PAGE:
The University of North Carolina at Chapel Hill brands itself as, “the nation’s first public university, [and] a global higher education leader...” What we often forget is that brand identity is not the same as personal identity. UNC is furloughing its international employees. A “global leader” would have protected them.
I am an international graduate student-worker. Two of my best friends are having their contracts terminated because they cannot return to the U.S.
UNC hires us to build its global reputation. And it commits to paying and protecting our income. With travel bans and border closures, departments made arrangements to honor their commitment to international employees. But UNC has chosen to override these protective measures.
Twenty days before the start of the semester, UNC announced, “International students must be in the U.S. to be paid as graduate assistants.” My friends are on approved research leave abroad. After signing contracts and preparing to teach online classes, they are being furloughed. They had no warning.
No one is starting petitions or protesting on the streets because the rule doesn’t affect the masses. I’m writing to let you know that, in the middle of everything else, this is happening too.
We know little about why and how this unilateral decision was made. UNC has always employed international graduate workers abroad. It is especially confusing because the rule does not apply to American citizens who are overseas.
My colleagues will face a number of consequences as a result of this sudden assault. They will have their SEVIS records and visas terminated. They will lose access to University resources, including email accounts and library access. They will have to find other jobs to pay for the life they put on hold in America: rent, utilities, car insurance, phone bills, etc. And, they will lose health insurance in the middle of a pandemic.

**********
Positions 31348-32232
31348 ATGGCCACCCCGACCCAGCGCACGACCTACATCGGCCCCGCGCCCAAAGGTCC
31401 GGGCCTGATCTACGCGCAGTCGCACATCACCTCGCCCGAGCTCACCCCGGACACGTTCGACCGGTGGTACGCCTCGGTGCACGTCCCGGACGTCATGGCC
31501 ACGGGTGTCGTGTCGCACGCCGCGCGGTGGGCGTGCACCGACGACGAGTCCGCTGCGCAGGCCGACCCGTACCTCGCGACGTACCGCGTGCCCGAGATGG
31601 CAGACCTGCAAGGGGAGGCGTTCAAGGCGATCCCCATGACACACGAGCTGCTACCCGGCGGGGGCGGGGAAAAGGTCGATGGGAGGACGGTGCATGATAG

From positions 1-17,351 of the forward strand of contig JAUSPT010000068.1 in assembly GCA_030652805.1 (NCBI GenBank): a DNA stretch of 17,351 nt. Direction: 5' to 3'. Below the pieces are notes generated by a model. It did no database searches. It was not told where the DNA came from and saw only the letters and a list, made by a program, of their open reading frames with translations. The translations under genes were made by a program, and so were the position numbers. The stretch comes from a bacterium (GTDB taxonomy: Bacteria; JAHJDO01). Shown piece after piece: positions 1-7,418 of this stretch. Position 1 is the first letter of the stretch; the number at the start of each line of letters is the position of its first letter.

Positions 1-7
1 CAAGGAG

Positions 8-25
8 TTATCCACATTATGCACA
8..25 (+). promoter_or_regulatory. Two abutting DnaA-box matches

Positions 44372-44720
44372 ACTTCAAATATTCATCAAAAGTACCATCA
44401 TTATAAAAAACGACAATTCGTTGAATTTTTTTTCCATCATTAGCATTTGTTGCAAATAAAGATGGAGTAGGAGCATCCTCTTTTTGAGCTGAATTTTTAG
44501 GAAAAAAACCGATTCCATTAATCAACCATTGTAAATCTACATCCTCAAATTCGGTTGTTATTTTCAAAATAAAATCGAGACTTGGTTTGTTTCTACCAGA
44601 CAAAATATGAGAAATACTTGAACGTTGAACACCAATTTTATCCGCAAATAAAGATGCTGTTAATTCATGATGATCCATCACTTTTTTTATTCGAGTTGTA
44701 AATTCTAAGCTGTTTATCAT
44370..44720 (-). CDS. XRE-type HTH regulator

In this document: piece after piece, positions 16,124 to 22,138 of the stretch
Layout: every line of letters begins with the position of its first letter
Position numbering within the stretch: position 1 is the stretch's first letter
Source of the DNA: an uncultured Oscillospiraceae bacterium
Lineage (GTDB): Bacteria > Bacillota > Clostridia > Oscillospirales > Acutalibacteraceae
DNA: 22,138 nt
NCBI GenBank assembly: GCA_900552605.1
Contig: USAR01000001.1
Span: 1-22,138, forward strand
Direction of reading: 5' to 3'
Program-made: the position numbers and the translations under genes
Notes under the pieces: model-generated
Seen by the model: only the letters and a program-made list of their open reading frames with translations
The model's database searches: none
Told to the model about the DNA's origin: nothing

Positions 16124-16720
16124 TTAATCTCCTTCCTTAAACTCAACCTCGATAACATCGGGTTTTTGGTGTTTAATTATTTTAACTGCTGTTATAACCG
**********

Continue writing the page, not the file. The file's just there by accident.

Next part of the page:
Other things are uncertain. They may have to delay their graduation. In order to re-enter the US, they may have to go through the arduous and expensive process of reapplying for SEVIS records and new visas.
UNC has built a “global” brand by employing international students and international graduate-workers. We speak languages Americans can’t speak. We build relationships Americans can’t build. We see nuances Americans can’t see. And we support each other when our American sponsors don’t support us.
We do these things under the banner of institutions that use our work to claim “global leadership.”
We persist with our work, making UNC a “global leader,” while facing daily institutional indignities. Our American colleagues, despite their own shortcomings, take the liberty to correct our grammar during seminars. Our American students ruthlessly criticize our teaching because they have never heard English spoken in a different accent before. Our American professors make snide, generalizing remarks about journals and research published in our home countries.
We quietly accept these indignities while American institutions use us to build their “global” brand.
We cope by focusing our attention on other Americans who make life livable. Our American friends who bring us marigolds when our grandmother dies. Our American friends who honor our festivals, Lunar New Year, Easter and Diwali, making sure we aren’t alone on those days. Our American advisers who recognize the ways that life across borders is harder, and carve out the extra time and space to nurture our aspirations. Our American friends who pack up our life when the borders close, wrapping up our sentimental belongings with theirs.
Let it be known that, in the middle of a global pandemic, UNC chose to terminate international graduate worker contracts instead of protecting and honoring them. An assault like this is not the mark of a “global leader.”
Ph.D. Candidate & Teaching Fellow, UNC Department of Communication
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